The Idol of the Hour

“The Idol of the Hour” by Chevalier Fortunino Matania, The Sphere, Saturday, 30 March 1912.

8 April 2020

By Göran R Buckhorn

Here The Dry Season Bottom-of-the-Barrel Series continues. HTBS editor Göran R Buckhorn finds an Adonis image of a Blue oarsman.

Above is a beautiful image of an oarsman, which was on the front cover of the London magazine The Sphere on Saturday, 30 March 1912, which was Boat Race Day. Below the drawing it states: ‘One of the Idols of the Hour – A Boat-Race Study by F. Matania’.

We do not know if it is an Oxford or a Cambridge man – perhaps he is more the ideal of an oarsman with his noble face and his eyes dreamily gazing into the distance. Two oars are being carried out to the water in the background; it seems the crew is getting ready to embark. The oarsman is unaffected by the hullabaloo going on among the spectators, who in the picture are just a blurry mob beneath him. Instead, he is showing great confidence. Maybe he would not be so unruffled if he knew what was waiting for him and the crews this blustery March day on the River Thames.

As we all know, the 1912 Boat Race would turn out to be a historic race as the Light Blues’ boat sank and the Dark Blues’ boat got waterlogged. The old Cambridge oarsman Frederick I. Pitman, who acted as umpire, stopped the race and declared the result as ‘No Race’. At the re-row, on 1 April, Robert ‘Bob’ Bourne stroked his Oxford crew to a win by six lengths. It was the Dark Blues’ fourth consecutive victory.

But who was the artist, who so wonderfully depicted this dignified creature of an oarsman?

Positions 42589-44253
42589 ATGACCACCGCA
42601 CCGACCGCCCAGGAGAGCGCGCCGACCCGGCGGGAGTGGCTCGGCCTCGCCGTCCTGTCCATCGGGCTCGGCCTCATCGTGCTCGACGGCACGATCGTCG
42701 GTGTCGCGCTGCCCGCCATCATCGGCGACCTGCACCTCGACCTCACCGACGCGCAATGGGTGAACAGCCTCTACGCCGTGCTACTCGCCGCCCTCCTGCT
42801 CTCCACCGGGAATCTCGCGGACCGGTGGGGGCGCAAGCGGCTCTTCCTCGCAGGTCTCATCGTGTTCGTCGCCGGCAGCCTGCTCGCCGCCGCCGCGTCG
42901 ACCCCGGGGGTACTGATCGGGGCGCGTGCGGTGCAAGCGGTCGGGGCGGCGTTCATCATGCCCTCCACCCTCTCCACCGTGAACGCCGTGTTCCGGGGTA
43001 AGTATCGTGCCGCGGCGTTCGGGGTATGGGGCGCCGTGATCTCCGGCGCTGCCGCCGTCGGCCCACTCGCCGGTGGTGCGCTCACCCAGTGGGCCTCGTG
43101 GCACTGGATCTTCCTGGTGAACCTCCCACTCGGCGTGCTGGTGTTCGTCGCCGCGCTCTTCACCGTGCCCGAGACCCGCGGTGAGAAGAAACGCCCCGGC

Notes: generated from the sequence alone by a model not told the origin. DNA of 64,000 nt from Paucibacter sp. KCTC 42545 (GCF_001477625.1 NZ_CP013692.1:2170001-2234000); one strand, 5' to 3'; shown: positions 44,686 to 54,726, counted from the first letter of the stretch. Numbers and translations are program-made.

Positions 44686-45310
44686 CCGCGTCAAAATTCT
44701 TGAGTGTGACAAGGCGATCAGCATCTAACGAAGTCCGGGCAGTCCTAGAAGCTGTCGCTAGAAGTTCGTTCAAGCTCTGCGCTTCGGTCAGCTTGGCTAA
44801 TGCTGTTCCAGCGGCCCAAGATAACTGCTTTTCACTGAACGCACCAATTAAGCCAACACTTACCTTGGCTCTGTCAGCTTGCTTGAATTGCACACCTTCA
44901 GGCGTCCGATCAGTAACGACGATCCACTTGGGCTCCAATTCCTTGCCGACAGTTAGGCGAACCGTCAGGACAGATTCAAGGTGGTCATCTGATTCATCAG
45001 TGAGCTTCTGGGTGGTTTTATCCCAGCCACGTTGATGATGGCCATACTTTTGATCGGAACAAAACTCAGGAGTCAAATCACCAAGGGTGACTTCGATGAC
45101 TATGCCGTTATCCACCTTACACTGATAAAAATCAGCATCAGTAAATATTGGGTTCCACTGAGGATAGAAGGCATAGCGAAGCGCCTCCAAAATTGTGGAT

Fortunino Matania, 1915

‘F. Matania’ stood for Chevalier Fortunino Matania, who was born in 1881 in Naples, Italy. Matania met success early in life. At 14, he helped his father, an artist, to illustrate books and magazines. Between 1895 and 1902, young Matania created works for the magazine L’Illustrazione Italiania. In 1902, he left for Paris, but was shortly thereafter invited by The Graphic to London for the Coronation of Edward VII, and so began the Italian’s ‘cooperation’ with the British Crown; he would cover royal events, marriages, christenings, funerals and coronations – the last one being the Coronation of Queen Elizabeth in 1953.

In 1904, Matania joined The Sphere, where some of his most famous illustrations would show up, among them the illustration of the handsome ‘Blue’ on top. One of his most famous illustrations before the First World War, actually appeared a few weeks after the one of the oarsman. On the late evening of 14 April 1912, the ‘unsinkable’ ocean liner Titanic hit an iceberg and sank a couple of hours later, on 15 April, which Matania later illustrated in The Sphere.

“Titanic” sinking

Some of his most celebrated and emotional works were produced during the First World War, when Matania became a war artist drawing realistic images from the trenches. His most acclaimed work was for the Blue Cross entitled “Goodbye, Old Man”. It shows a British soldier saying farewell to his horse, which is lying dying on the road.

“Good-bye, Old Man”

After the war, Matania started working for British and American magazines, and when the British woman’s magazine, Britannia and Eve, was launched in 1929 he became their artist for the next 19 years. He filled his studio with ‘stuff’ that would help him create realistic images for the magazines. Many of his illustrations were of semi-nude women, because the readers demanded it, he would say.

Fortunino Matania died in 1963.

Here is a news reel from 1932, showing Matania working in his studio:

A slightly different version of this article was published on HTBS on 11 September 2011.

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